Course sequence

Our special education programs teach you the skills to work with students with disabilities in US schools. You will work with several mentors as you learn skills and responsibilities of a public school special education teacher. Courses are 100% online, including Zoom video teleconferencing to learn from members of your cohort, expert faculty, and professionals in the field. Because the program is online, it accommodates full-time work. You'll only need to consider scheduling for the Zoom meetings.

Master of Arts in Education: Special Education

The Master of Arts in Education: Special Education is a 32-credit program. Upon completion, you may apply to the Colorado Department of Education for an endorsement as a Special Education Generalist.

Licensure

You can complete this program and earn you Master of Arts in Education:  Special Education; in 32 credit hours, building off your existing teaching license.

If you do not already have a teaching license, you may add 6 credits of coursework to the MAE program (for a total of 38) and complete 800 hours of student teaching to prepare you for initial licensure.

Special Education Endorsement

The Special Education Endorsement is a 24-credit program, including 240 internship hours in a special education classroom, or engaged in administrative or professional development activities. If you already have a teaching license, you may want to add a special education endorsement to your teaching qualifications. Through our program, you will be able to monitor progress for students with disabilities, advocate for students with disabilities, plan transitions for a variety of settings, and process and identify strategies for Response to Intervention (RtI).

Special Education Alternative Certification

The Special Education Alternative Certification is an 8-credit program that allows non-special education licensed educators to fill special education positions with guidance and support from mentors and an instructor while gaining a special education endorsement. Through our program, you will be able to monitor progress for students with disabilities, advocate for students with disabilities, plan transitions for a variety of settings, and process and identify strategies for Response to Intervention (RtI). See an overview of the coursework.

See learning outcomes for all of our Special Education programs.

Fall 1

8 credits

  • ED 671: Foundations of Special Education (4 credits)
  • ED 672: Identification & Assessment of Students with Disabilities (4 credits)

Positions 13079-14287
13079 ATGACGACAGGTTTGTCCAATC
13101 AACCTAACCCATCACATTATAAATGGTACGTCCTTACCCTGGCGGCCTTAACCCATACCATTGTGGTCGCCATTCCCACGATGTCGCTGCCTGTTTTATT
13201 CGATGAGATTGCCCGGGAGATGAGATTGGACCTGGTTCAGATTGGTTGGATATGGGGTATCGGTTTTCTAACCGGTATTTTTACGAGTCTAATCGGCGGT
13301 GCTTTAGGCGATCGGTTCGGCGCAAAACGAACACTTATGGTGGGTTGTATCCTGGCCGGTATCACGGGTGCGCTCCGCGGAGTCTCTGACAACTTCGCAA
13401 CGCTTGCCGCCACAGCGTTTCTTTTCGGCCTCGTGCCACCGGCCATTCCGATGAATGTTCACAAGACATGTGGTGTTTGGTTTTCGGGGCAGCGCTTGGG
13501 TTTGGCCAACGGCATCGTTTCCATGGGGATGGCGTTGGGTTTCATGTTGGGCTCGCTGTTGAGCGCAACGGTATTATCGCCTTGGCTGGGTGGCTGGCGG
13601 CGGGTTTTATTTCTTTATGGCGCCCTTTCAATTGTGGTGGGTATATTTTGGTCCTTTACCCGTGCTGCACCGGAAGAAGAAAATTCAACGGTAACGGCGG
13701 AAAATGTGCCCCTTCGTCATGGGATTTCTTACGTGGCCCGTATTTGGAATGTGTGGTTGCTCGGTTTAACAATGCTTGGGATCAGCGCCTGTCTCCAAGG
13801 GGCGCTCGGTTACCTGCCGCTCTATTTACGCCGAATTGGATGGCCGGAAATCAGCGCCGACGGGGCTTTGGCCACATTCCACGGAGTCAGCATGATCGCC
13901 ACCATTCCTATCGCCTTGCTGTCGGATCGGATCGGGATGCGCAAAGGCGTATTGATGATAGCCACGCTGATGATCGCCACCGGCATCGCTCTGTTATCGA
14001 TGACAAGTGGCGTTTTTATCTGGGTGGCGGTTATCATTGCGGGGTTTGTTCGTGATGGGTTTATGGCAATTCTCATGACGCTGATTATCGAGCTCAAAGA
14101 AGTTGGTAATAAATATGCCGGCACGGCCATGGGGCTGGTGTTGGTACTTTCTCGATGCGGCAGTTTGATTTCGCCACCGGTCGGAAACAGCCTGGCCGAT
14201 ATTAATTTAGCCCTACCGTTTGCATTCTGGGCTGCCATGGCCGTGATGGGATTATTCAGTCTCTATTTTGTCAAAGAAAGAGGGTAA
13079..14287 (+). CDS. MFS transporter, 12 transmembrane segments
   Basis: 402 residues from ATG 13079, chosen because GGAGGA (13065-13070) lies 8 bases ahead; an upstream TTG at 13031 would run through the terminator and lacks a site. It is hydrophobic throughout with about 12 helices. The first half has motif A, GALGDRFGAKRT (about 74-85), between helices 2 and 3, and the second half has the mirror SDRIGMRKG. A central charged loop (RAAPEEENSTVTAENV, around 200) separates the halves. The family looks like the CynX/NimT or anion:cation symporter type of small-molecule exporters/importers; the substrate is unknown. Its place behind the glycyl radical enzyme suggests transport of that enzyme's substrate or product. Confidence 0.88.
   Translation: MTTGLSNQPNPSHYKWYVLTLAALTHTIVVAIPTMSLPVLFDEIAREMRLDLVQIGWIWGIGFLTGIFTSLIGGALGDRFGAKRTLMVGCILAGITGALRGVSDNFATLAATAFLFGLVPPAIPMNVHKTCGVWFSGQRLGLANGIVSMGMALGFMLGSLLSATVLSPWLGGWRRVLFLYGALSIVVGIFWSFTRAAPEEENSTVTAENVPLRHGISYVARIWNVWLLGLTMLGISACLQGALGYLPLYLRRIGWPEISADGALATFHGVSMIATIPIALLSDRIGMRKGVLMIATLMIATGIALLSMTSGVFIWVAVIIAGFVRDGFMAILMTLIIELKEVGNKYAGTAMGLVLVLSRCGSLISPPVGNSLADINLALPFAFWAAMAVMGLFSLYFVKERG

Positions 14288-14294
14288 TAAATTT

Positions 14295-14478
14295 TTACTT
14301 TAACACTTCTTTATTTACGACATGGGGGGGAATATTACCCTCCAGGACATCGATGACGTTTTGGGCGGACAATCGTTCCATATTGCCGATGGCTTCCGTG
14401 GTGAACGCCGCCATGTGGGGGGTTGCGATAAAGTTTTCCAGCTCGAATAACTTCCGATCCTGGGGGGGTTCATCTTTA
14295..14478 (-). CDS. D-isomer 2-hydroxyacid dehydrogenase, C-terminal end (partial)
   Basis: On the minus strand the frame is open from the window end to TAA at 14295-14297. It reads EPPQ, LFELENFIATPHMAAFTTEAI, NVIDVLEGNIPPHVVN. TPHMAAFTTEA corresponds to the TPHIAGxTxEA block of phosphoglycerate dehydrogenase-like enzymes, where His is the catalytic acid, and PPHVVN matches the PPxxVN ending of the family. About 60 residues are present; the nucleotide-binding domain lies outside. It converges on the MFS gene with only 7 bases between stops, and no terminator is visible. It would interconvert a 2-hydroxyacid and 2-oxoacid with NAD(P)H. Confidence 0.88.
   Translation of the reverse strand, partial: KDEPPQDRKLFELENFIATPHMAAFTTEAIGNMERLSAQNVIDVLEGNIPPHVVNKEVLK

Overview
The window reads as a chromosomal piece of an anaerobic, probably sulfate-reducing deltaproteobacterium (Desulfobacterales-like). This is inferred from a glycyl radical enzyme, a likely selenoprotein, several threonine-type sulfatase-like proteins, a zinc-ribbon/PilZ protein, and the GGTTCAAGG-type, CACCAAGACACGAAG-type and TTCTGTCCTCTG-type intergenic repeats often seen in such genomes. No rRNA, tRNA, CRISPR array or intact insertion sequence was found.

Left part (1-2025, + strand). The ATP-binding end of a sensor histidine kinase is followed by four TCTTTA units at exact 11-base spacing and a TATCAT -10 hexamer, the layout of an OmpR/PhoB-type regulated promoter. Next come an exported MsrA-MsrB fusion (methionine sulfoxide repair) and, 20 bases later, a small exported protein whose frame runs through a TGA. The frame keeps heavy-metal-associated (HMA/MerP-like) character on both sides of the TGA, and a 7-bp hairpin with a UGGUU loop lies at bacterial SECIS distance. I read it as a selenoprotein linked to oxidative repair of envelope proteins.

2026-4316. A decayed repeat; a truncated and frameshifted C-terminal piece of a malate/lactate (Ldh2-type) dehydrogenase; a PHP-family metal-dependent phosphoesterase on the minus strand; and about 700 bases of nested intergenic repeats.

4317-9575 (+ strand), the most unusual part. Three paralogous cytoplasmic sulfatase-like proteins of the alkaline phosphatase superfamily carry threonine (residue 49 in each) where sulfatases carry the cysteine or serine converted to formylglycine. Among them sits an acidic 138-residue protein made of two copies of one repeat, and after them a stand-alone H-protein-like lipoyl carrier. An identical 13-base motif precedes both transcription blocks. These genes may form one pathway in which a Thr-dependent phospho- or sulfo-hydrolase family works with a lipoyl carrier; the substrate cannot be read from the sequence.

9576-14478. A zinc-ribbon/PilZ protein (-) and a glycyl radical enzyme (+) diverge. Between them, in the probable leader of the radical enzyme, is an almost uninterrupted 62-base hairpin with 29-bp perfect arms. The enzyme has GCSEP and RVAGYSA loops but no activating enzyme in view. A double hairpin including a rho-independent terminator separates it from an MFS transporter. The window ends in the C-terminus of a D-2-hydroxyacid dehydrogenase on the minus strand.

To add Initial Licensure

  • ED 605: Student Teaching I (3 credits)

Spring 1

8 credits

  • ED 673: Family & Professional Relations and IEP Development (4 credits)
  • ED 674: Literacy Methods for Students with Disabilities (4 credits)

To add Initial Licensure

  • ED 615: Student Teaching II (3 credits)

Summer

8 credits

  • ED 600: Introduction to Graduate Research (3 credits)

Fall 2

5 credits

  • ED 781: Graduate Research (1 credit)
  • ED 675: Mathematical Interventions for Students with Disabilities (4 credits)

Spring 2

8 credits

  • ED 680: Capstone Project (3 credits)
  • ED 781: Graduate Research (1 credit)
  • ED 676: Support Systems for Significant & Behavioral Needs (4 credits)

Go to Catalog for course descriptions

Fall 1

8 credits

  • ED 671: Foundations of Special Education (4 credits)
  • ED 672: Identification & Assessment of Students with Disabilities (4 credits)

Spring 1

8 credits

  • ED 673: Family & Professional Relations and IEP Development (4 credits)
  • ED 674: Literacy Methods for Students with Disabilities (4 credits)

Fall 2

4 credits

  • ED 675: Mathematical Interventions for Students with Disabilities (4 credits)

Spring 2

4 credits

  • ED 676: Support Systems for Significant & Behavioral Needs (4 credits)

Go to Catalog for course descriptions

Fall

ED 677: Special Education Alternative Licensure I (4 credits)


Spring

ED 678: Special Education Alternative Licensure II (4 credits)

Go to Catalog for course descriptions

A note about summer semesters

Completing a graduate course in two weeks requires approximately 50-60 hours per week. You should plan to be available on campus or on-line for synchronous class meetings, independent work, small-group discussions, and individual conferences between 9am and 4pm for the two weeks that this course is running. There will be some flexibility for independent assignments during those hours, but the compressed nature of the courses require fast turn-around and precise sequencing, so students need to be prepared for a full-time commitment during this course.